Republican River NRDs stepping up to challenge
CURTIS, Nebraska - The Republican River Basin Natural Resources Districts have been working hard to protect Nebraska's most valuable natural resource in the basin: our water. The approximately 1.1 million irrigated acres in Nebraska's portion of the Republican Basin represent what is believed to be the largest area of regulated groundwater use not only in Nebraska, but in the eight-state region that overlies the Ogallala Aquifer. In addition to regulating water, the NRDs have begun projects that will help assure compliance with the Republican River Compact while maintaining the viability of our vital agriculture economic sector.
Gov. Dave Heineman, Attorney General Jon Bruning, and the Nebraska Department of Natural Resources successfully defended Nebraska in a suit filed by Kansas regarding the Republican River Compact. Kansas had sought a permanent irrigation shutdown of 300,000 acres in Nebraska and damages of $80 million; a Special Master appointed by the U.S. Supreme Court recently rejected Kansas' request for a shutdown because Nebraska's compact compliance plans are adequate and concluded damages should be $5.5 million. The outcomes reflect their hard work, the efforts of the NRDs and irrigators to implement common sense measures that achieve and assure compact compliance, while helping preserve natural resources for generations to come.
In addition to denying Kansas' request for future restrictions on water use, Special Master William J. Kayatta, acknowledged Nebraska's accounting concerns, which are huge victories compared to the smaller damage award to Kansas. Among Special Master Kayatta's recommendations were the following:
Republican River Compact Administration (RRCA) Accounting Procedures should be corrected for accounting years after 2006 so that Nebraska is not charged with the consumption of Imported Water Supply as if it were Virgin Water Supply.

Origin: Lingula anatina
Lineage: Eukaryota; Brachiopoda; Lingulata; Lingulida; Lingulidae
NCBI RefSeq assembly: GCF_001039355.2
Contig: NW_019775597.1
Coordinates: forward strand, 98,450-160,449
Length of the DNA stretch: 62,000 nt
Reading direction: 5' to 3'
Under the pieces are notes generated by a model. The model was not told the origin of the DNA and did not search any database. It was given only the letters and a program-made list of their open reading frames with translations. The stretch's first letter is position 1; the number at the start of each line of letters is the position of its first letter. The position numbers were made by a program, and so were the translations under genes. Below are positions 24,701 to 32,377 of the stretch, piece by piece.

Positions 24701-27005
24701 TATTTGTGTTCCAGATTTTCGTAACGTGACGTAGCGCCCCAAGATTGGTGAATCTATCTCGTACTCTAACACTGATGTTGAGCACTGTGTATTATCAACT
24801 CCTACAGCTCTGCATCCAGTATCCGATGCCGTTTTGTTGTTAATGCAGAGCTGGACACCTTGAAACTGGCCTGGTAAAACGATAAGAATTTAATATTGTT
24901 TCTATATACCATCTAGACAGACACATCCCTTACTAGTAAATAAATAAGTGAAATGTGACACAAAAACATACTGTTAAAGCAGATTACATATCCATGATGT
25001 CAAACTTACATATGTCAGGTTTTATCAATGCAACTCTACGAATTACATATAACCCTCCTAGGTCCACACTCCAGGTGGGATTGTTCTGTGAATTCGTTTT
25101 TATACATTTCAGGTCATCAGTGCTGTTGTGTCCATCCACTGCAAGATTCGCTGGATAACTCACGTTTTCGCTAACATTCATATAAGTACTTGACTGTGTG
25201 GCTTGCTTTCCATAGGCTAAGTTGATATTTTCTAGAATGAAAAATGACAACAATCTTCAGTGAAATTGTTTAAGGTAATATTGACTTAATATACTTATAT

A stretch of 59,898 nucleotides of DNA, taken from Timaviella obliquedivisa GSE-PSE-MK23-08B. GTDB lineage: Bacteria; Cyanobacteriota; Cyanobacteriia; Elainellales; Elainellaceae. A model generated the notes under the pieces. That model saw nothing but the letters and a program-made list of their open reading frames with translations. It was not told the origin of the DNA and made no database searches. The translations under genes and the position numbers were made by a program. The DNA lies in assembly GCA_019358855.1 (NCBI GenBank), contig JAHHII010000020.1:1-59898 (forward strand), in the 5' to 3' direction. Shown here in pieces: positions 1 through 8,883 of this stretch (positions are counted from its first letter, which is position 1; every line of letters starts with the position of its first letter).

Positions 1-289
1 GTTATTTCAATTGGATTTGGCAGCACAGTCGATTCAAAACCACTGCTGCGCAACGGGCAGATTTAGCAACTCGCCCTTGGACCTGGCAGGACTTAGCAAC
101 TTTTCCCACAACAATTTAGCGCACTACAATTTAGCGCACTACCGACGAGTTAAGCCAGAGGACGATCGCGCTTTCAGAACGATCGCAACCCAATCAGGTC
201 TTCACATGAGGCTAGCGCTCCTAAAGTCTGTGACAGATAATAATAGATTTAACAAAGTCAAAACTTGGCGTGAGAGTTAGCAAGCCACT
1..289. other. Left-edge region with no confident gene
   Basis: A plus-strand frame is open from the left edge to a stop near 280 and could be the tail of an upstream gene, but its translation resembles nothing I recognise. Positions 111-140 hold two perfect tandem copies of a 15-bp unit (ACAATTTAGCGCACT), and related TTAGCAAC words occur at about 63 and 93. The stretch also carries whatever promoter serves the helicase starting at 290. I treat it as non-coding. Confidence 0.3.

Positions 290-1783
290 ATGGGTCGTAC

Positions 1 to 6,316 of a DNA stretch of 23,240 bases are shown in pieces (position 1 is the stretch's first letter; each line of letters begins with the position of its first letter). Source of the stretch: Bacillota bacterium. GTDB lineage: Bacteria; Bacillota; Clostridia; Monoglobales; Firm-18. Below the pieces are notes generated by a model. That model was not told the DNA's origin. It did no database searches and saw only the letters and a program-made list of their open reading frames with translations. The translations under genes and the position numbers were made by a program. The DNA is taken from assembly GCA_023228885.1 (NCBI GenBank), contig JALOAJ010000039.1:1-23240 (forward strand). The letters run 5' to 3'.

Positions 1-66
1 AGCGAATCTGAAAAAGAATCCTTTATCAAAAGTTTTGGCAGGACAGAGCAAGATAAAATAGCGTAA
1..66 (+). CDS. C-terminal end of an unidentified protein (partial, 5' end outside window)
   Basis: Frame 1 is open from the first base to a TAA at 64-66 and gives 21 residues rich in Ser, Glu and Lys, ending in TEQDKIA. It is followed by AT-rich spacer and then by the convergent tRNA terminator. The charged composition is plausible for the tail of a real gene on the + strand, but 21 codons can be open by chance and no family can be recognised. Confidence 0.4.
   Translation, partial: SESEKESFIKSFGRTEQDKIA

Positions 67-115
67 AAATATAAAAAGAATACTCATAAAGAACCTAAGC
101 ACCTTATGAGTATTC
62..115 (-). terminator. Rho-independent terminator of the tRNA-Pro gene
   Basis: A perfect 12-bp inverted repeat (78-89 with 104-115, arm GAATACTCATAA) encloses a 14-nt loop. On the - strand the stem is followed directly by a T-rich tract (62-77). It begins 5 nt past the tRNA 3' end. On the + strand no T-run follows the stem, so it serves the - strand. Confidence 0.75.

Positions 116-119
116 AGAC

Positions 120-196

100% of the evaporation from Harlan County Lake during 2006 as calculated under the RRCA Accounting Procedures should be charged to Kansas.
Kansas' request that Nebraska be found in contempt should be denied.
All remaining requests for relief, including Kansas' requests for injunctive relief, sanctions, and appointment of a River Master, should be denied.
The local NRDs continue to protect the local economy of Nebraska while providing adequate regulations to protect our water resources. The ability to create augmentation projects and the willingness of Nebraska irrigators to finance them will assure that Nebraska maintains compliance, sustains the water supply, and protects the local irrigated economy in the basin.
On the heels of Special Master Kayatta's recommendations, arbitrator Jeffrey Fereday issued a non-binding arbitration order approving Nebraska's Rock Creek Augmentation Plan and Alternative Water-Short Year Administration Plan. Fereday rejected Kansas' multi-pronged challenge to the augmentation project in Dundy County and concluded that it complied with terms of a settlement between Kansas, Colorado and Nebraska reached in 2003. The Upper Republican NRD began operating the project early this year. It takes water that otherwise would have been used to irrigate crops in the sand hills north of Parks, Neb. and deposits it into Rock Creek, a tributary of the Republican River.
A second project, the Nebraska Cooperative Republican Platte Enhancement Project (N-CORPE) in Lincoln County, provides an opportunity to provide additional water in compact call and water-short years and avoid additional regulation. Almost 16,000 acres were retired from irrigation by the Lower Republican, Middle Republican, Upper Republican and Twin Platte NRDs with the purchase of the farm for the NCORPE project. The project is very similar to the Rock Creek Augmentation Project but significantly larger and will be operational in 2014 to help prevent an irrigation shutdown on 100,000 or more irrigated acres in the Basin during compact call and water short years. Another difference between the two projects is the water pumped from N-CORPE will be treated as imported water potentially providing Nebraska more credit for compact compliance. In the future, water will also be piped into the Platte River to help return a portion of that Basin to 1997 levels.
Although we expect more challenges in the future, we will continue working hard to protect our state's precious water resources and economy for generations to come while taking actions needed to meet interstate water obligations.